Edinburgh Castle has served various purposes during its long history, whether as a royal residence or as a stronghold. Constructed on the summit of the hill known as The Mound, it dominates the city, overlooking the principal thoroughfare, Princes Street, with gardens in the intervening valley below. From its early medieval or more primitive origins, the Castle was gradually developed and remodelled, until it reached its present form, approached now through a late 19th century gatehouse. At the highest point of the Castle Rock is St Margaret’s Chapel, a 12th century building extensively restored in more recent times. The Castle, which underwent siege in 1573, when it was successfully defended by the Queen’s supporter, Kirkcaldy of Grange, provides a view over the city below.

Music   Mendelssohn: Symphony No. 3 in A minor, Op. 56, ‘Scottish’ –
             II. Vivace non troppo

The second movement of Mendelssohn’s Scottish Symphony suggests the sound of the bagpipes, with themes of obvious Scottish affinity.


CHAPTER 3
Duart Castle • Torosay Castle and Landscape, Isle of Mull

Duart Castie, of 13th century origin, built on a promontory on the Isle of Mull, suffered after the defeat of the Macleans, supporters of the Stuart cause in the risings against Hanoverian domination, and fell into ruin in the 1750s, when the Macleans forfeited their land. The building was restored by Sir Fitzroy Maclean. Torosay Castle is a much newer building, a characteristic example of Victorian neo-Gothic, with fine gardens that contain a variety of Italian statuary.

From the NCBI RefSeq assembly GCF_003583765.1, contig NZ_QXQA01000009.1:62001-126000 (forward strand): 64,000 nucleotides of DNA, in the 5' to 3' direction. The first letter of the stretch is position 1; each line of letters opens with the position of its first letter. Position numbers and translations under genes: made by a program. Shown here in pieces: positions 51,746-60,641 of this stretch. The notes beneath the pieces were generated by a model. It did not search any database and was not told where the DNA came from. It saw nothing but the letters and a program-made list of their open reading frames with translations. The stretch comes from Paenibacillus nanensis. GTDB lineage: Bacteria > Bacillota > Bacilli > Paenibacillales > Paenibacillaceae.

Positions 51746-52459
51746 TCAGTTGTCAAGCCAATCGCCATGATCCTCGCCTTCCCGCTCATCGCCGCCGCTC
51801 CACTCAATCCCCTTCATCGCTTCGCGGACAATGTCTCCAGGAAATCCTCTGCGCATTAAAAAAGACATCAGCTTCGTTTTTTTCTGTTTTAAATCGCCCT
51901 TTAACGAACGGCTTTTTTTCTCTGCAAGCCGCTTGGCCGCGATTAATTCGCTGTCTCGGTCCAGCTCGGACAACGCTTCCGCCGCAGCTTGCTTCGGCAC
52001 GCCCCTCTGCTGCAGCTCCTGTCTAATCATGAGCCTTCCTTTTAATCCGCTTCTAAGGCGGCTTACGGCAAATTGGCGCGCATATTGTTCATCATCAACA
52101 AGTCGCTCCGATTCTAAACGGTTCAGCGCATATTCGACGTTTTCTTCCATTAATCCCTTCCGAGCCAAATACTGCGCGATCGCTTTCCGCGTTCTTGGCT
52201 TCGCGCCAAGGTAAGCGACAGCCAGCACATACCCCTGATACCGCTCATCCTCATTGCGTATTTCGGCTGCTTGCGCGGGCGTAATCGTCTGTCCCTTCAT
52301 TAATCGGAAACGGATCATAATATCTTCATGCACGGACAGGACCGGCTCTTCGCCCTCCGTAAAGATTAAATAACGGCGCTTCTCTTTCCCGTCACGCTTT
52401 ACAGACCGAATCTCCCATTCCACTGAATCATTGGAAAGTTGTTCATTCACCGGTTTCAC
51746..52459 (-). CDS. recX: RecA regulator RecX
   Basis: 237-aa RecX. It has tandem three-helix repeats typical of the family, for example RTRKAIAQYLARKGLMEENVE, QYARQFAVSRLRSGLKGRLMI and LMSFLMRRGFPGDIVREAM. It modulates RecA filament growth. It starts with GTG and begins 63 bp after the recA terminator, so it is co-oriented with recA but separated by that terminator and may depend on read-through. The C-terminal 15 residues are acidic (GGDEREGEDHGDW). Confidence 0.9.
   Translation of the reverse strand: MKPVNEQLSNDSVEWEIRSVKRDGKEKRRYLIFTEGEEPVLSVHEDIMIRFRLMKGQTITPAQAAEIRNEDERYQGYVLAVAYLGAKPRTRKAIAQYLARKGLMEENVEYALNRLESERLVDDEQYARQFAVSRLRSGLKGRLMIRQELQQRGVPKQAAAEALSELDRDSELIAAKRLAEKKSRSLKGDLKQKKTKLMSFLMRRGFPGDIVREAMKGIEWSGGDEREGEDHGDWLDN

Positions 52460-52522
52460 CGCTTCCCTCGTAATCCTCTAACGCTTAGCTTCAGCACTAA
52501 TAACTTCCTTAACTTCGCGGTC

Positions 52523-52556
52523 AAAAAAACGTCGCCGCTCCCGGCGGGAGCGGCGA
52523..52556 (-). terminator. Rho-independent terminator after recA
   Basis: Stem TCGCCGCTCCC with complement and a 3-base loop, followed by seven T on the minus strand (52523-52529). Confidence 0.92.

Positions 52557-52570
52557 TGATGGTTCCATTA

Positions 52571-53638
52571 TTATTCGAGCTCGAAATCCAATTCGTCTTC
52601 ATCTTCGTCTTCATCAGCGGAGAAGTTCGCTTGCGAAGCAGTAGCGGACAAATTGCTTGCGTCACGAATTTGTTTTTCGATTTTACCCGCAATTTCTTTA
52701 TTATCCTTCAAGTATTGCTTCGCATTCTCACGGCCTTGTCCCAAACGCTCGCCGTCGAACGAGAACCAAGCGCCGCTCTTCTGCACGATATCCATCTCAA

Music   Mendelssohn: Symphony No. 3 in A minor, Op. 56, ‘Scottish’ –
             III. Adagio

The third movement of Mendelssohn’s Scottish Symphony is lyrical in mood, with hints of martial valour to come.


CHAPTER 4
Inverary Castle • Castle and City Scenes, Edinburgh Pitlochry Whisky Distillery, Pitlochry

Inverary Castle is the home of the Dukes of Argyll, chiefs of the Clan Campbell. The present castle was built in 1743 on the site of a 15th century building, with designs partly by the Adam brothers of Edinburgh and decoration of the interior by the 18th century architect and designer Robert Mylne. Public rooms include a fine reception apartment and a magnificent dining-room, with a table that allows the display of various gilt and silver artefacts, not least an elaborately worked sailing-ship, with its crew. The village of Blair Atholl belongs to the Murrays, Dukes of Atholl, who have their castle there, near Pitlochry wîth its famous small distillery. The bagpipe remains as much a part of Scottish cultural life as the kilt, worn on more special occasions.

Music   Mendelssohn: Symphony No. 3 in A minor, Op. 56, ‘Scottish’ –
             IV. Allegro vivacissimo—Allegro maestoso assai

Mendelssohn’s Scottish Symphony ends with a movement that seems to derive its five themes from Scottish songs, the identity of which has aroused continuing speculation from those who like to hear in the music the gathering of the clans.


CHAPTER 5
Isle of Mull • Fingal’s Cave, Staffa, The Hebrides

The small uninhabited island of Staffa is known for its curious geological formation, produced by early volcanic eruption on the Isle of Mull. The basalt rock columns reminded Mendelssohn of organ pipes, particularly in the hollow in the rocks known as Fingal’s Cave, after the legendary giant. Mull itself has areas of wilderness, a reminder of the noble and wide prospects admired by some at least of the 18th century travellers that made their way North.

Music   Mendelssohn: The Hebrides Overture (Fingal’s Cave)

Mendelssohn suffered badly from sea-sickness during his voyage by steamer to see Fingal’s Cave. When the worst was over, he managed to sketch a theme for a work that was originally to be called The Lonely Island. The title Fingal’s Cave was the inspiration of Mendelssohn’s publisher, even if the music itself was suggested not by Staffa but rather by another island. [Recommended recording Naxos 8.554433]


Keith Anderson